It would be easy to conclude from this that what one really needs at such junctures is a revivified area studies, albeit one perhaps more attentive to the role regional and global forces play in influencing and sustaining local conflict. But there is something more important to be teased out. Because as frustrating as so much Western journalistic coverage and policy analysis is, one cannot discard it entirely: such narratives are themselves a form of local knowledge. Such paradigms influence many profoundly influential actors and thus are necessary to take into account. While many scholars are well situated to debunk particular reduc- tive narratives, the most useful intervention might be one that simultaneously provided accounts of local conflicts and of the various systems of understanding that comprehended them. Narratives of “global jihad” or “Islamism” are more than a paranoid, Orientalist fantasy, in part because they do correspond with universalistic aspirations invoked by groups with international contacts and aspirations. But more than that, the narrative of religious danger describing West African violence channels national and international responses to them into a mode of opposition that can heighten conflict rather than resolving it. Obviously CSSAAME cannot somehow create an area studies simultaneously attentive to local complexity, the convoluted epistemic twists of international systems of knowledge, and desirable policy outcomes. Nonetheless, I wonder if a sustained commitment to international dia- logue and accessibility would not enable a series of publications that achieve academic rigor while addressing multiple constituencies in a manner that enables the imagination of alternative futures. A careful attention to local particularity and to the analytic potential of grand theory is both precondition for and consequence of sustained conversation between Global South and Global North. More than a forum to engage in both the nomothetic and idiographic, CSSAAME might facilitate a series of dialogues that more profoundly engages the multiple constituencies knowledge about the region must necessarily serve.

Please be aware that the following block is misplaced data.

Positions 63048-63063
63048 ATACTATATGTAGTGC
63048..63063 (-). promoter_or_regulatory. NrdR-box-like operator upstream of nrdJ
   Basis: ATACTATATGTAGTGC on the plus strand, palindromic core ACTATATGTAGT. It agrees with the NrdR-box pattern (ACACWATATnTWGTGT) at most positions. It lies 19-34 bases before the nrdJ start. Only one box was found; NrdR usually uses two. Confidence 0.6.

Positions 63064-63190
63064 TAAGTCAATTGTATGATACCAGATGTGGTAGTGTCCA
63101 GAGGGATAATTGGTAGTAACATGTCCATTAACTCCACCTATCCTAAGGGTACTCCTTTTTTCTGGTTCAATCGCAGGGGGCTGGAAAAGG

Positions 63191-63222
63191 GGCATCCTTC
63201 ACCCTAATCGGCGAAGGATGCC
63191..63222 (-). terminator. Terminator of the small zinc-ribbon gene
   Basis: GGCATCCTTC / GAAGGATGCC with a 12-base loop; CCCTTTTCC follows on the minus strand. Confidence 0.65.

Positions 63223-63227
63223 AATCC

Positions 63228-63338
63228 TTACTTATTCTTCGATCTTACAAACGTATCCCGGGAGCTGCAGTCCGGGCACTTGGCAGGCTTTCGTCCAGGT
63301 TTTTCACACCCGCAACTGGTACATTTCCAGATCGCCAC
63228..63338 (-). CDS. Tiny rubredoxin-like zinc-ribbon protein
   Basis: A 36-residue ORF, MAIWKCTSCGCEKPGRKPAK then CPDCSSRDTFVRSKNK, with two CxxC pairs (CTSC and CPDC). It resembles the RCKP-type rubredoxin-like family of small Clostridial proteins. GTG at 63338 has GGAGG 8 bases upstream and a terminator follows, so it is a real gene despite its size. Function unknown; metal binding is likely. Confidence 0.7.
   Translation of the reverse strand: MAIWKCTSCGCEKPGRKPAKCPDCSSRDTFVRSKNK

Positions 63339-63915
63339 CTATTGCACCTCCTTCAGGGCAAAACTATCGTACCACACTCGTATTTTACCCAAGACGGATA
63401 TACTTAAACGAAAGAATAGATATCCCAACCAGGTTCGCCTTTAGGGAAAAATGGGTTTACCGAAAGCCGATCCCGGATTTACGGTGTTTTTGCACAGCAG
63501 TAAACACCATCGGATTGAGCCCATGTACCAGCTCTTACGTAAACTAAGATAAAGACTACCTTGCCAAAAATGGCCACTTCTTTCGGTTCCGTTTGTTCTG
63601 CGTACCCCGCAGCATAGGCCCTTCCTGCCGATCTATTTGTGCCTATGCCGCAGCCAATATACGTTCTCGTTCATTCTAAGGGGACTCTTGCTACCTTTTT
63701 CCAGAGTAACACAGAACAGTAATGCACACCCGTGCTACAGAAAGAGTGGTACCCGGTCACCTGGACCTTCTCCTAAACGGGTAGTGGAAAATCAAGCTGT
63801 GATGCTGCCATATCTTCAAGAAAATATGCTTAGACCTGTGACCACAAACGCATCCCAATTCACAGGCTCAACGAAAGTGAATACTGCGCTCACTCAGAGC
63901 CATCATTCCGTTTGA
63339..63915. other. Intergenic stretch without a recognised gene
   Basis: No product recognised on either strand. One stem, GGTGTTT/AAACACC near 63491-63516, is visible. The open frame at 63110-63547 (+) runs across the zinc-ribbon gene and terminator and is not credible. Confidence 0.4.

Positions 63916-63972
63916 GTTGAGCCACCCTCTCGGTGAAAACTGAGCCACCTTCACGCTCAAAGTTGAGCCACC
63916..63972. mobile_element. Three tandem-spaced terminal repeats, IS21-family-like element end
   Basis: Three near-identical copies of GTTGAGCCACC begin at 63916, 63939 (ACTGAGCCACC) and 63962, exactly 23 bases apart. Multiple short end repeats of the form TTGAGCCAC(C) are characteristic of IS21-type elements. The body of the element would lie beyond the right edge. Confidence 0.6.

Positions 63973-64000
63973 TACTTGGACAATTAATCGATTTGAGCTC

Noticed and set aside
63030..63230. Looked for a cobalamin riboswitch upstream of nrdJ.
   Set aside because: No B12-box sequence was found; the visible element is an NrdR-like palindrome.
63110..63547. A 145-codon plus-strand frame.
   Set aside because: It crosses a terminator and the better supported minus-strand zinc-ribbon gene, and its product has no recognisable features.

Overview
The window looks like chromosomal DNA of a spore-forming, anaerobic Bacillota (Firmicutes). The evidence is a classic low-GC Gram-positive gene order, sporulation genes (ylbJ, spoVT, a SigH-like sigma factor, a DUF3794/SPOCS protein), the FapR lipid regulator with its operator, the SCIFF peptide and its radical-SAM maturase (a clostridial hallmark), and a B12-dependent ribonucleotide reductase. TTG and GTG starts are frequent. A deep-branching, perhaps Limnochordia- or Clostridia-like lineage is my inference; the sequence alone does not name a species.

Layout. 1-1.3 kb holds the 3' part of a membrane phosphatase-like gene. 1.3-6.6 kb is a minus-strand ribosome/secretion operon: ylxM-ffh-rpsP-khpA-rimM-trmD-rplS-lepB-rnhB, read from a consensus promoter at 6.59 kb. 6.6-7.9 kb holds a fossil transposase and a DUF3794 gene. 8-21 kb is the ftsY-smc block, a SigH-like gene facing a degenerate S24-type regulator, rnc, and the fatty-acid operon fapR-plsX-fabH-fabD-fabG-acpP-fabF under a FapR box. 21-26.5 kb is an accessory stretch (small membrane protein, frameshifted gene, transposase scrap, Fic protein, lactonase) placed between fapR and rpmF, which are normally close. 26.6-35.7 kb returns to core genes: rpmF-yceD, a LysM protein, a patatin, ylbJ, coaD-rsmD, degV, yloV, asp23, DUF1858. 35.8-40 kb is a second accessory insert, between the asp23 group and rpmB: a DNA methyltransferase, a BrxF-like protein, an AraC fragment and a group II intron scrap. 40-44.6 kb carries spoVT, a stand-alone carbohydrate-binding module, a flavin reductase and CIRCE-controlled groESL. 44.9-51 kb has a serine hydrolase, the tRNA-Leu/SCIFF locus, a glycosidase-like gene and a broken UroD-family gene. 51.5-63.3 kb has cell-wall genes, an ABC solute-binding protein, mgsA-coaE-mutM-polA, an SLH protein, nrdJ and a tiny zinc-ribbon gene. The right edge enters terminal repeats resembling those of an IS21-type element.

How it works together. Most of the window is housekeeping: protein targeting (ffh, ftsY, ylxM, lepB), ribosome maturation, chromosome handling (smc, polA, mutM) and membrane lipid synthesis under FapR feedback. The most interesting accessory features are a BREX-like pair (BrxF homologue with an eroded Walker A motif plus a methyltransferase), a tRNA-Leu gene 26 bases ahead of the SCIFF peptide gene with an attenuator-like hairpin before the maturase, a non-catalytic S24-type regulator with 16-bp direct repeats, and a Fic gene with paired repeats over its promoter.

What would this look like in practice? In the case of northern Nigeria, one might attempt to bring together a variety of forums — civil society organization and research groups in Nigeria, counterparts in Euro-America, perhaps also online fora such as Naija Net to provide a broad spectrum of commentaries. An international array of scholars exists to help coordinate such a project, from the most senior to the most junior, and with Skype and teleconferencing, the costs of an international conference could be kept to a minimum. If CSSAAME were to recruit several such figures to coordinate forum meant to encompass both academic papers and more general commentaries, and to provide them with a set of templates for potential publication, the intellectual payoff could be profound. The result would not only be a series of distinguished publications but a set of discussions around them that might have more profound consequences. My space here is limited, and thus my prescription is necessarily vague and somewhat utopian. Nonetheless, in the end CSSAAME will make its greatest contribution through boldness and through taking advantage of the limitations that might otherwise stifle it. The editors’ statement suggests they have precisely the vision that might make such endeavors possible.

© 2013 by Duke University Press